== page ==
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Do developers even want to talk to their customers?
I’ve just returned from the GameHorizon Conference, which was very focused on online and self-publishing. (It was a great conference, thanks for asking, and congratulations to Carri and the team).
But it threw up some interesting issues, and these were mostly driven by the behaviour of the delegates. Herb Kim of Think Digital expressed it best when he twittered:
Does this mean that developers are all anti-social programmers who prefer to beaver away in darkened rooms occasionally emerging, blinking and dazzled, to grab a Coke and a slice of pizza?
I don’t think so, but developers are not, in my experience, a social networking breed. And I think that this has been beaten into them over two decades by overbearing publishers and over-protective PRs. They are not allowed to talk to the press without a minder. They can’t talk about what’s cool, or what their influences are unless it’s been pre-approved by their publisher. Which usually takes a week. In other words, publishers have conspired to keep developers away from the press, away from the limelight and above all away from their consumers.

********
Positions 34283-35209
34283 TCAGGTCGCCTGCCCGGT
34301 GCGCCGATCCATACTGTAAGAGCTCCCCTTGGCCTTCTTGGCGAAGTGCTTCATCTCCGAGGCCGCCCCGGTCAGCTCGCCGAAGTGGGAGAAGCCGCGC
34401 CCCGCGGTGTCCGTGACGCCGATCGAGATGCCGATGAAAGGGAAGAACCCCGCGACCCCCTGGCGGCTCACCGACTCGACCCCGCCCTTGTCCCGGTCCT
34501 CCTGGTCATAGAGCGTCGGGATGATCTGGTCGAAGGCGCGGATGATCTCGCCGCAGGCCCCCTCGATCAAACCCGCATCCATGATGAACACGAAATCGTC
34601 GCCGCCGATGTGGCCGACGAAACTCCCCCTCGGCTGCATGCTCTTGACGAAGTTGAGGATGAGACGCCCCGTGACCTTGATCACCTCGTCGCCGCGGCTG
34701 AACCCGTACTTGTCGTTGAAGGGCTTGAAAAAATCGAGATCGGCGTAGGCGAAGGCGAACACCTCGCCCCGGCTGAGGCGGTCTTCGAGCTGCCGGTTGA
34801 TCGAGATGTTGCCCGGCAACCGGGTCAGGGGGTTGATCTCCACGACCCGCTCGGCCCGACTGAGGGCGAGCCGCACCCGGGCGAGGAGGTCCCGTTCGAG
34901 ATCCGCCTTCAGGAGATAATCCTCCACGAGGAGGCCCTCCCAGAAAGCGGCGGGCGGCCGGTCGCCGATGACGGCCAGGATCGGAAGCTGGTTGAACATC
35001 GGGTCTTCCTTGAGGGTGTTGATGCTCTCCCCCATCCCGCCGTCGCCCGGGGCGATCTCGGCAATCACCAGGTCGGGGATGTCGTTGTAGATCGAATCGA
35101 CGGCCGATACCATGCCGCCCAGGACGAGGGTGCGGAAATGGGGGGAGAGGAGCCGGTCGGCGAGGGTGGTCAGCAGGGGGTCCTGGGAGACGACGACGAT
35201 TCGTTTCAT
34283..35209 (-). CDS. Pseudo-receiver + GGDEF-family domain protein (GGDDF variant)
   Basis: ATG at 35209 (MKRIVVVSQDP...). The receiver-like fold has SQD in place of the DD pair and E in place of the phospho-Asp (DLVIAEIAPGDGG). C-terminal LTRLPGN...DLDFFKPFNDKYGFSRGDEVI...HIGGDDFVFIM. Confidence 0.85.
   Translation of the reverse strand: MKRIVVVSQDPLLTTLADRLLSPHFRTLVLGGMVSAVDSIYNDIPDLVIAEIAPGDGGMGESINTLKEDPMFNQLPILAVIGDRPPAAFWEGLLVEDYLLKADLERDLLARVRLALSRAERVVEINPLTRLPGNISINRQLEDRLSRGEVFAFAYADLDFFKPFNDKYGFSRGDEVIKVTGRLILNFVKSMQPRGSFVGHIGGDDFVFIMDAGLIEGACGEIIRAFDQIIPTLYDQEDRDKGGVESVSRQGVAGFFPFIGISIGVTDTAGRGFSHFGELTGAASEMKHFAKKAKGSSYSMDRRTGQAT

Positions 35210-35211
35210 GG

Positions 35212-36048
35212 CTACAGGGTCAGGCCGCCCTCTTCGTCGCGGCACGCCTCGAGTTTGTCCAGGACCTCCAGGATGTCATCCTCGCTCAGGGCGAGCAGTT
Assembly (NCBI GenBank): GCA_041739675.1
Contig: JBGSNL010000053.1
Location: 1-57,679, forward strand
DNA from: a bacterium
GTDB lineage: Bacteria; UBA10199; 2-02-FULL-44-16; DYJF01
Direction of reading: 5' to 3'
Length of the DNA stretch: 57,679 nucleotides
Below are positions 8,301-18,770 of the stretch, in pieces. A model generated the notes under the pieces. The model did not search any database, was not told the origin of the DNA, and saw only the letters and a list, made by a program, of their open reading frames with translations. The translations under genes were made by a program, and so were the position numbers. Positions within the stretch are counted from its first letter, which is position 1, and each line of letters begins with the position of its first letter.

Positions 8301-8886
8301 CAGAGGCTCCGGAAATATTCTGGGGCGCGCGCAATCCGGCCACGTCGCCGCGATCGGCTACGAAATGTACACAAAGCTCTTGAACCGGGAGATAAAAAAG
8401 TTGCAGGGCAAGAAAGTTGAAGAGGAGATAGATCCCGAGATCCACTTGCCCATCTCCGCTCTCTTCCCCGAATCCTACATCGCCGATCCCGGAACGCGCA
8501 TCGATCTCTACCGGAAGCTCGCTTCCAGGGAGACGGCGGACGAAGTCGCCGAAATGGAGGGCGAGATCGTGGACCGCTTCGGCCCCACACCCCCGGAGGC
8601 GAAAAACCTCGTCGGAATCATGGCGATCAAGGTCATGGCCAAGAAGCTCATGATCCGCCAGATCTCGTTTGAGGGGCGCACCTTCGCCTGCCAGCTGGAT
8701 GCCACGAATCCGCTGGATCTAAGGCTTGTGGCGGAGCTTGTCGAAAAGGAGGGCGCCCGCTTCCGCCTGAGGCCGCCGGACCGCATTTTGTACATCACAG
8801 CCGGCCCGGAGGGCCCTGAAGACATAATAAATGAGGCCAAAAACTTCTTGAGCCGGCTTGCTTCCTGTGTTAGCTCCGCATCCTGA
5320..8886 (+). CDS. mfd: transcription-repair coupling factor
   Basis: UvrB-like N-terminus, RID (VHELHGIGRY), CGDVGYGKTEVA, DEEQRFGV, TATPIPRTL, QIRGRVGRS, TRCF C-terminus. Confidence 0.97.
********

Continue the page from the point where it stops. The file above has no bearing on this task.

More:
Developers are changing, though. Paul Farley of Tag Games, Martyn Brown of Team 17 and Mark Morris of Introversion all talked about how important it was to engage with the community via forums, Twitter or Facebook. (I note in passing that all of these developers were focused on interacting with consumers wherever the consumers were already hanging out, whereas the true success of marketing is finding a way to create demand, to create community, to reach out and draw people into your brand’s web.)
The FT today has an article by John Gapper putting Apple’s success squarely on its ability to know when to work with other companies to create something great (like the AppStore) and when to be secretive and protective of his intellectual property. Gapper quotes Karim Lakhani, a Harvard professor who studies corporate networks. who says:
For a developer, this is even more true than for a consumer technology company. Their product is entertainment and they need to be talking to the consumers of that entertainment. The problem is that for so many developers, being secretive has become embedded in the psyche by 20 years of legal and commercial restrictions.
Can they change quickly enough? Or are traditional developers destined to be sidelined by the new wave of flexible, social-media-savvy developers who will be the ones to reap the rewards of the self-publishing revolution?
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Let me know what you think in the comments.